New 2019 Law Protects Minnesota Minors From Identity Theft

Several new laws took effect in Minnesota as of January 1, 2019; one aimed at protecting your children’s credit long before they can utilize it for themselves.

Minnesota Children’s Credit Could Be at Risk

In 2017, an estimated more than one million children became victims of identity theft across the United States. The figure constitutes nearly two percent of all minors in the US, so while it has yet to develop into a major issue, trends appear to be moving that way. The fact that this fraud translated into nearly $2.6 billion is of particular concern.

According to the 2017 figures, nearly two-thirds of the children affected were under the age of seven. Why so young? Experts believe that the credit histories of the very young are appealing to thieves because they very often have little to no information tied to them. In addition, there’s a larger time gap in play before the child turns eighteen and begins using credit on their own, allowing thieves to do a lot of damage before discovery of the issue.

Could Your Child Be at Risk?

The decision to use randomized social security numbers in 2011 may have led to a higher risk of synthetic identity theft. Synthetic identity theft has been identified as a situation in which thieves combine real personal information with other social security numbers. As a result, your child’s social security number may already have a false credit history attached.

Another threat to your child’s personal information exists in the form of data breaches. Online breaches access child information in the same way as adult information, and with the increasing number of opportunities to store your child’s information online for insurance, tax, medical and other purposes, the risk of a data breach is significant. Recent data breaches affected 39% of minors between 2016 and 2017.

Finally, fraud associated with your child’s information is more likely to happen with someone you know – perhaps a friend, family member, or other acquaintance. In fact, as many as 60% of child fraud victims know the perpetrator. These cases are particularly dangerous, because people that know you often have access to the correct address, phone number, and other personal information to make the charges seem much more legitimate. Fraud claims in these cases are similarly hard to pursue as it often appears the accounts are legitimate.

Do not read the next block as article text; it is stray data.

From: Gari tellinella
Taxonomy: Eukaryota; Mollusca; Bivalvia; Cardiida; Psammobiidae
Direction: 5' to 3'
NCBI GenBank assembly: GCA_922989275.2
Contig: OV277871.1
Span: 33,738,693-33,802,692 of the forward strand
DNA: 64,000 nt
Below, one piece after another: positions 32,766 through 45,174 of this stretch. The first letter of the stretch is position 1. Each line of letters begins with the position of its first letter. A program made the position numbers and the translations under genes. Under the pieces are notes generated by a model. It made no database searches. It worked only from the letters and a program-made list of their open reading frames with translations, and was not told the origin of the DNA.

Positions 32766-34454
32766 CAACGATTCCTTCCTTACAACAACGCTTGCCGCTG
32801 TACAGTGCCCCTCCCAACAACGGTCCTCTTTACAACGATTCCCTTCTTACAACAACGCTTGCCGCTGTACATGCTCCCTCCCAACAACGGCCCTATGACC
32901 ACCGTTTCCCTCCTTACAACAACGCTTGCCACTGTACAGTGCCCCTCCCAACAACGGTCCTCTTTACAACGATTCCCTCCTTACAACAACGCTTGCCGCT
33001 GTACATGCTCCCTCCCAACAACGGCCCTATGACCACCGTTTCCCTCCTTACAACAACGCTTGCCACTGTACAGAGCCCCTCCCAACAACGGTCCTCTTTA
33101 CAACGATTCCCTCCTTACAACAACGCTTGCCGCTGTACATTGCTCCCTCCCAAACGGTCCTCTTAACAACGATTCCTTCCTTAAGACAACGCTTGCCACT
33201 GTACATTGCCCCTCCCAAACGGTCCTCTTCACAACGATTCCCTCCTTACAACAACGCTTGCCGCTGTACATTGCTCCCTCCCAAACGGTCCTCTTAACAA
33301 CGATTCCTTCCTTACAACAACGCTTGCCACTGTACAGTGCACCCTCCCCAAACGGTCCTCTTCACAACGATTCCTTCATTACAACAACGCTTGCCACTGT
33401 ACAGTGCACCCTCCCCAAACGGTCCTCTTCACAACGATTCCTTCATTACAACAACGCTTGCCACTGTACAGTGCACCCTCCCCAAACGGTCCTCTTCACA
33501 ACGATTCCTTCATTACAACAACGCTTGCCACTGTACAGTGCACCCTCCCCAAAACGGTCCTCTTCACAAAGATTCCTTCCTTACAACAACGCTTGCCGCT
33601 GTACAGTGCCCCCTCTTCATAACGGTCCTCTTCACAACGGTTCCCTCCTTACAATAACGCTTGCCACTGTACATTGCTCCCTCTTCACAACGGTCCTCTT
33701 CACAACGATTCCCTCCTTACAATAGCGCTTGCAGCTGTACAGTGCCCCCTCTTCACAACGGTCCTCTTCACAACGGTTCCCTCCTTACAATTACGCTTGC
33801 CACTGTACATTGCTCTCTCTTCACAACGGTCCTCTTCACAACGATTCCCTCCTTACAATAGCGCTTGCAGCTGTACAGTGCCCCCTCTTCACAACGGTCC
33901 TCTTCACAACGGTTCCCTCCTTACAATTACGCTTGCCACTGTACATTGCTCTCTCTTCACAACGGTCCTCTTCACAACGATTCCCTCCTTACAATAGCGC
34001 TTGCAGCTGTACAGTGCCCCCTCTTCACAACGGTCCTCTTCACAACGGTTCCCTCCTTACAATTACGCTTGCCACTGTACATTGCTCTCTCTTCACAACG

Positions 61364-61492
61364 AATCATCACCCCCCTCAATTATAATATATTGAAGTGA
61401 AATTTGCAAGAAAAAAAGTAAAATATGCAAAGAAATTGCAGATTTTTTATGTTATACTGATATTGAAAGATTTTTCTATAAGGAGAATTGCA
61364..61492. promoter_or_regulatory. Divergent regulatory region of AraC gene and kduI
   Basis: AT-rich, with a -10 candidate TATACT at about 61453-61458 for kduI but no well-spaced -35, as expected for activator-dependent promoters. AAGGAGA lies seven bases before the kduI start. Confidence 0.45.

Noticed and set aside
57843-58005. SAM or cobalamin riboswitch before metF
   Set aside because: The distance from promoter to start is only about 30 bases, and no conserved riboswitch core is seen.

How Can You Prevent Fraud?

The recent Minnesota bill allows parents to freeze their children’s credit proactively, so consider doing this, especially if your child may be at risk due to any factor mentioned above. Consider freezing credit until at least the age of sixteen and ensure that you do not release the PIN to any acquaintances or family members. However, remember that you must lift the freeze for your child to apply for credit.

In addition, reduce the instances in which you provide your child’s information. Often, entities that request a social security number may not need it to proceed. Avoid unknowingly providing friends and family members with the information by locking the information away as much as possible. Speak with your children to ensure they aren’t sharing unnecessary information with anyone, including relatives.

Finally, keep an eye out for any warning signs someone else may be attempting to access your child’s credit or identity. Signs such as a sudden appearance of credit card offers or other adult-like transaction requests in your mailbox could indicate your child’s identity has been compromised. Other requests such as jury summons or tax offers could be a red flag.

The new Minnesota law offers parents the opportunity to minimize impact on their children’s credit histories. However, be sure you are taking care to safeguard your child’s other important information to prevent risk to their financial future.